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crow

Jackson Soloist Copy

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Sick!

About time you used your powers for good! \m/

Evil is more profitable and has a better dental plan. :D

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Are you using a Jackson neck or did you make the one shown? It's hard to tell from the light reflection, just curious.

Bill

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Are you using a Jackson neck or did you make the one shown? It's hard to tell from the light reflection, just curious.

Bill

The neck I put together, but parts of the customer bought

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Beautifully precise although it is a shame you put the wood back in for the third photo. I preferred the two humbucker idea. :D

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Beautifully precise although it is a shame you put the wood back in for the third photo

You just totally blew my mind before I realized you were being facetious

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That is a HUGE neck joint... But doesnt look quite right for a set neck. Can you elaborate what you're doing here, or why you went with a large neck joint as you did? Maybe its the camera angles, I dunno.

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I would presume that the "meat" is left there to make the larger shaping work easier rather than working in carves on fragile unsupported areas of wood. Those pieces can easily be pared away during shaping of the heel if it is a set neck.

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I would presume that the "meat" is left there to make the larger shaping work easier rather than working in carves on fragile unsupported areas of wood. Those pieces can easily be pared away during shaping of the heel if it is a set neck.

+1. I don't carve the heel until the neck has been set and glued.

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I would presume that the "meat" is left there to make the larger shaping work easier rather than working in carves on fragile unsupported areas of wood. Those pieces can easily be pared away during shaping of the heel if it is a set neck.

Good point! I still have a lot to learn! :D

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Everybody has a lot to learn....I can't think of anybody who in all seriousness could profess to the contrary! Certainly, when things go wrong wood teaches you what to do next time. :D

Just looked at the carve again and it re-affirms to me how difficult it is to judge a carve well so the sharp areas keep their form and blend into the softer areas appropriately without becoming either too angular or too formless.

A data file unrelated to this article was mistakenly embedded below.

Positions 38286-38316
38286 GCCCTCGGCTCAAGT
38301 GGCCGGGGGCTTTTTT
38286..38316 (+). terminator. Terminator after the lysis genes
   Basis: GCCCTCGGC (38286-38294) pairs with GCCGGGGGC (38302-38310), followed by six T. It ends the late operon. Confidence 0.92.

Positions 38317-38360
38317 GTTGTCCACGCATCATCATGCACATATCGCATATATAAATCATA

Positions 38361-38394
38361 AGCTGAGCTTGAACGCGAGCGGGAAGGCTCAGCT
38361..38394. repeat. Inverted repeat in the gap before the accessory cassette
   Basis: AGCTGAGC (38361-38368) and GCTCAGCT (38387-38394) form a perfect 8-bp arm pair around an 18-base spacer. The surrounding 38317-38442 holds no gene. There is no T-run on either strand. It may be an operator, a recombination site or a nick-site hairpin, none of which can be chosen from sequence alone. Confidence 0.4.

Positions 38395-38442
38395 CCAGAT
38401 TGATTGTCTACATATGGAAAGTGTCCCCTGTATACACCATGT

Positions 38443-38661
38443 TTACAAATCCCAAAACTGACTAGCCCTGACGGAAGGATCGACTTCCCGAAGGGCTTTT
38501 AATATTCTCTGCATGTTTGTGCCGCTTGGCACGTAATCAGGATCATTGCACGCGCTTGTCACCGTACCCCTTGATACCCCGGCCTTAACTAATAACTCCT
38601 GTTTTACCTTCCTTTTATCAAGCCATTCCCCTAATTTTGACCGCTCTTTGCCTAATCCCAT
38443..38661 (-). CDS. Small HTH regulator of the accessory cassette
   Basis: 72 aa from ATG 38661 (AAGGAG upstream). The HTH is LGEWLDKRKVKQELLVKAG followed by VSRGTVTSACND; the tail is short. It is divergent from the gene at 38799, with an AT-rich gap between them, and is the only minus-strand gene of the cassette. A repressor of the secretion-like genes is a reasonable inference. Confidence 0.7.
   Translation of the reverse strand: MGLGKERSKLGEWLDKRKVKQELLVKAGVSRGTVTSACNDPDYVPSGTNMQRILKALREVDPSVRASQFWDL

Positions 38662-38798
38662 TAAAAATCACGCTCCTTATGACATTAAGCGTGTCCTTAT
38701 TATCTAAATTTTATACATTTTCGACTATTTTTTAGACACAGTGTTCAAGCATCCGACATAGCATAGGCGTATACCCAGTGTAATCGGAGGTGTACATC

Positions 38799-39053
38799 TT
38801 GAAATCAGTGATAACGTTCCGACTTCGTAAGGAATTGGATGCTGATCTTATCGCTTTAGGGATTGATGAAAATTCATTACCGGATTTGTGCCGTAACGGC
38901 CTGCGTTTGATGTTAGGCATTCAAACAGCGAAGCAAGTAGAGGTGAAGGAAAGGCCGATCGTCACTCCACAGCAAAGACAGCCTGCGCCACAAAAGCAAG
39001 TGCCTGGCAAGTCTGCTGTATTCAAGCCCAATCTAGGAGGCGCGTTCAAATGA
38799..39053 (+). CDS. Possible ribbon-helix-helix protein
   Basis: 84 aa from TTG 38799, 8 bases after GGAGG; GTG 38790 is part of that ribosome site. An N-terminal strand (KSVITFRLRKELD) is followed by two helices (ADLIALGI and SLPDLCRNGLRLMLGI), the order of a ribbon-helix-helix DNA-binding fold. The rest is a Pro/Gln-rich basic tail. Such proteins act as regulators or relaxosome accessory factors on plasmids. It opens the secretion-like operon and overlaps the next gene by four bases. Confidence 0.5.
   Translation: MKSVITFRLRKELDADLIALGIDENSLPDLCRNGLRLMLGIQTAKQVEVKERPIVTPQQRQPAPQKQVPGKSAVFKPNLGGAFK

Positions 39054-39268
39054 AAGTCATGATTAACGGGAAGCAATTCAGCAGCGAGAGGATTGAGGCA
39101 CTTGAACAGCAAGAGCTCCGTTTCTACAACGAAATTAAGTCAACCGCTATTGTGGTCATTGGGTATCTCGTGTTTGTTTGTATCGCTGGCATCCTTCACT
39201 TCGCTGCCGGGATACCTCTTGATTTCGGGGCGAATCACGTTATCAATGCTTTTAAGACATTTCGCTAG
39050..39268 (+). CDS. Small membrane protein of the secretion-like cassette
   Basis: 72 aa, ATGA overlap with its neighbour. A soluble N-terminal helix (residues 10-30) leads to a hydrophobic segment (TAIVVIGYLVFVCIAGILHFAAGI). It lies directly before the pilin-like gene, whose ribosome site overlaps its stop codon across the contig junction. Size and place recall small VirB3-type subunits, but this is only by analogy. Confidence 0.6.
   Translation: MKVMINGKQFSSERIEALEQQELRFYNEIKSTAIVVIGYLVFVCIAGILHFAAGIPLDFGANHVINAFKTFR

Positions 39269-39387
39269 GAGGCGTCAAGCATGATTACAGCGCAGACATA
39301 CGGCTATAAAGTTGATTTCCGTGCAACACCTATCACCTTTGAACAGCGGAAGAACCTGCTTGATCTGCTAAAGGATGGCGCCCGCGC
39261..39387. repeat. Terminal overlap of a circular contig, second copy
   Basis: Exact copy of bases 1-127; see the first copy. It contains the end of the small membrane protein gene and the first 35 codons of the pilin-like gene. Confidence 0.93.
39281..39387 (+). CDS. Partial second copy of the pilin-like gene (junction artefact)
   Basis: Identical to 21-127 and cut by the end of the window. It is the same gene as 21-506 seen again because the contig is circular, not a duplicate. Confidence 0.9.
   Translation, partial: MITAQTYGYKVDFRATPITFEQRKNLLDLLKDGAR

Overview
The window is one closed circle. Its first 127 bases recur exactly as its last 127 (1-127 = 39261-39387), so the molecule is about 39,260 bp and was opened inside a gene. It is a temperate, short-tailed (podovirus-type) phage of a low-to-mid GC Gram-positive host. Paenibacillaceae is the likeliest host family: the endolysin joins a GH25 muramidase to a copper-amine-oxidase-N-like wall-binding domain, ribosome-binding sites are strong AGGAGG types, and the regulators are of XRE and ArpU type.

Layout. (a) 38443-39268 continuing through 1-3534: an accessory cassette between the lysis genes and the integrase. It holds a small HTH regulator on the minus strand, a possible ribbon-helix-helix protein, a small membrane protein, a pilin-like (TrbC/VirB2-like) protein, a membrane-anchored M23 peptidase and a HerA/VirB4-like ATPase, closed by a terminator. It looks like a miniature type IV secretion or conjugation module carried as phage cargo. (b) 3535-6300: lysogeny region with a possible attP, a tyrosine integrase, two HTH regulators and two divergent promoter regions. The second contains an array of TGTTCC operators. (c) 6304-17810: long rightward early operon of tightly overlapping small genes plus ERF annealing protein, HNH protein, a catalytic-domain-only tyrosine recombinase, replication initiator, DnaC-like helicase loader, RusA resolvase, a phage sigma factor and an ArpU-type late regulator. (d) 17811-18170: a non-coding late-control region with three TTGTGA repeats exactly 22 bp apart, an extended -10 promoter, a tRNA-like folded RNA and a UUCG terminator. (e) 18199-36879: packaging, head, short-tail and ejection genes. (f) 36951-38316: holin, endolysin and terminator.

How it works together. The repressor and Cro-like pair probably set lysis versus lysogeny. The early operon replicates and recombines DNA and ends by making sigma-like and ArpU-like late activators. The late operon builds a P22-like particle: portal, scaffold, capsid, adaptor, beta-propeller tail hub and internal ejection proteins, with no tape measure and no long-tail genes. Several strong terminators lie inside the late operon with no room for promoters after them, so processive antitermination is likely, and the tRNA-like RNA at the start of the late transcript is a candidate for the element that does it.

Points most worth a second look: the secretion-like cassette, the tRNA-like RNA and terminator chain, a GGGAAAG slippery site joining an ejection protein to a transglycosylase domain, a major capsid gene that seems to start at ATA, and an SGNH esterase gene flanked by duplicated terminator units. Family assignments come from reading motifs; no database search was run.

Wicked. I don't use that word either. :D

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The carving is a heavy thing always. Important, that let him be good for the eye and let there not be lack. I want to prepare a uptake then from the carving his front his end. And everybody may learn a lot from this according to me

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p.s. I've been carving a body lately, and I tried your "chisel" technique. I gave up very quickly as I was pretty much just taking monstrous gouges out of the wood. Can you elaborate on your technique a little bit? Im impressed with how clean you were able to do it!

(I just said screw it, and used 40 grit sandpaper on a power rotary lol)

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I am:

*GASP*

As I feared, it merely requires a level of skill and technique I don't have haha.

Thanks for sharing. You make it look effortless, but its really not with any control like that.

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The first skill in carving is learning to sharpen properly otherwise you end up using excessive force which is a danger both to you and to the workpiece. The rest comes surprisingly quickly once you realise how easily a sharp tool cuts.

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The first skill in carving is learning to sharpen properly otherwise you end up using excessive force which is a danger both to you and to the workpiece. The rest comes surprisingly quickly once you realise how easily a sharp tool cuts.

Yeah thats probably my problem. Cant do anything for a while though, tore a muscle in my pectorals, and Im down for the count for a while :D I'll sharpen up my chisels when Im back in one peice and go from there.

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If you don't mind the dust, learn to love your angle grinder. Seriously, with a flap disk, I have insane amounts of control over shaping a carved top, and it's very, very fast. Light touch, let the speed do the work. I finish recarving and any fine detailed work with a hand plane (Ibex violin plane, big size) and french curve scraper.

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